What’s in a name?Jasper National Park, like many Canadian places, owes its name to its fur-trading legacy, specifically to North West Company voyageur and post manager, Jasper Haws.
The extraordinary journey of Jasper HawsBorn in 1770, Jasper was uprooted from his Maryland home during the American Revolution. His parents, United Empire Loyalists, joined a migration of people leaving the United States in order to maintain their loyalty to the British Crown.
Jasper remained with his parents in Sorel, Québec until, at the age of 25, he travelled to Montréal and entered the service of Mr. Canavan and Mr. Cazelet, affiliates of the North West Company. Hired as a middleman, Jasper's first job with the North West Company was to sit anywhere between the bow and stern of the boat (hence the name middleman) and paddle from Montréal to Fort William and then on to Red River for the winter. There, he learned the fur trade business and delivered goods to outlying trading posts.
From 1797 to 1802, Jasper remained in the service of the North West Company plying the waters of the Missouri. By 1804, he had worked his way west into the Athabasca River District (now Alberta). In 1815, after 20 years of service, Jasper was appointed manager of a post. His name became associated with the post and with the town and park that followed.
Gateway to the West
In 1813, the North West Company built Rocky Mountain Portage House on Brûlé Lake as a provision depot for brigades crossing the Athabasca Pass to the Pacific. When Jasper Haws took command of the post in 1815, it became known as “Jasper's House,” to avoid confusion with Rocky Mountain House on the North Saskatchewan River. Under the trained eye of Jasper Haws, the post became the centre of a modest and diverse community responsible for meeting transportation and supply needs, caring for horses grazing in the valley, and trading goods for meat and furs with Aboriginal groups, including Iroquois and Métis peoples.
Jasper married an Iroquois woman and fathered no less than five children - three boys and at least two girls. He remained at Jasper House until 1821. When the North West Company was forced to amalgamate with the Hudson's Bay Company, he was suddenly without work. Leaving his wife and daughters with family, Jasper returned with his sons to Québec. They homesteaded in Hinchinbrooke, Québec until his death in 1855. Haws Creek in the Châteauguay Valley still bears his name today.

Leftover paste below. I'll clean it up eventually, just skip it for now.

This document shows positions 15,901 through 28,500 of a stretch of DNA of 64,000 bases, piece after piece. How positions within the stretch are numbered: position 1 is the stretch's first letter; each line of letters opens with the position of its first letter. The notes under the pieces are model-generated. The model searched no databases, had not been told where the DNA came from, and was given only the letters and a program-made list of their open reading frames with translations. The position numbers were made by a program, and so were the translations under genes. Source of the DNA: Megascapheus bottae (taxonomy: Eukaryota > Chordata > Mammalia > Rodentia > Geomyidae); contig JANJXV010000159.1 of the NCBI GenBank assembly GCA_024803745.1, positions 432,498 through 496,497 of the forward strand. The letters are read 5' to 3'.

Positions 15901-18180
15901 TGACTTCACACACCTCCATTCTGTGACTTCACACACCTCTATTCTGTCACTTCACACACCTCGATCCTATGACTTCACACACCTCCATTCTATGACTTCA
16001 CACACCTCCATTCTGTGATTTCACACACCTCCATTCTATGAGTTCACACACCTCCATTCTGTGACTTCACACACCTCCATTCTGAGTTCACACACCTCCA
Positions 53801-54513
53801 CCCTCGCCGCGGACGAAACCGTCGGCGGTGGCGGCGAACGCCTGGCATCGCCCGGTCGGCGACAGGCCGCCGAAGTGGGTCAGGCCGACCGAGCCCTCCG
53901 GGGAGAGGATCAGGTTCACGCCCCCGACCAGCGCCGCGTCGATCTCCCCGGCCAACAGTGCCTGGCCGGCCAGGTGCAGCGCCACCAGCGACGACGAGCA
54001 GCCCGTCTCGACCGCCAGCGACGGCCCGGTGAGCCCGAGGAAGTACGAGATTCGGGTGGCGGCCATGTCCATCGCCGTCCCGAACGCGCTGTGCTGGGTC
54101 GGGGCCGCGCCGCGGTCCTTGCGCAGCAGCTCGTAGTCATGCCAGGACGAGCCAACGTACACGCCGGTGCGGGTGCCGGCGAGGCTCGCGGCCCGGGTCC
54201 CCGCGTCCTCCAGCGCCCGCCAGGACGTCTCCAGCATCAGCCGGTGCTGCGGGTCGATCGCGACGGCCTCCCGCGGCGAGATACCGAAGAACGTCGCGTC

In 1830, under the control of the Hudson's Bay Company, Jasper House was relocated to the west bank of the Athabasca River, 1.4 km north of Jasper Lake. By that time, the site was a strategic point on two trans-mountain routes: one through the Athabasca Pass to the southwest and the second via Yellowhead Pass to the northwest. In addition, the post was optimally located for the movement of Aboriginal peoples travelling the historic route through the Snake Indian Pass into the upper Smoky River drainage area and into the Fraser River watershed and the interior of British Columbia.
For the next 20 years, the new Jasper House supported Hudson’s Bay Company brigade traffic over the mountains to the Columbia District and facilitated the transfer of trade goods and furs from east to west.
The post only operated sporadically after 1853, and fell into decline following trade reorganization. Trader Henry John Moberly ran the post seasonally from 1858 until 1861. Jasper House was closed officially by the Hudson’s Bay Company in 1884, although by that date the post had been abandoned for many years.
The name lives on
In 1907, Jasper Forest Park was created and the name Jasper was chosen because of its historic association with the area. In 1913, when the name Fitzhugh fell out of favour, the name Jasper was also adopted by the townsite within the park boundaries.
It is a wonder that a simple fur trader in a time and place of great flux can have his name immortalized and renowned throughout the world. This brochure was made possible by a 25-year intergenerational project undertaken by descendants of Jasper Haws - the Hanly's, the L'Hirondelle's, and the Loyer's with assistance from the Jasper Yellowhead Museum and Archives and the Chateauguay Valley Historical Society.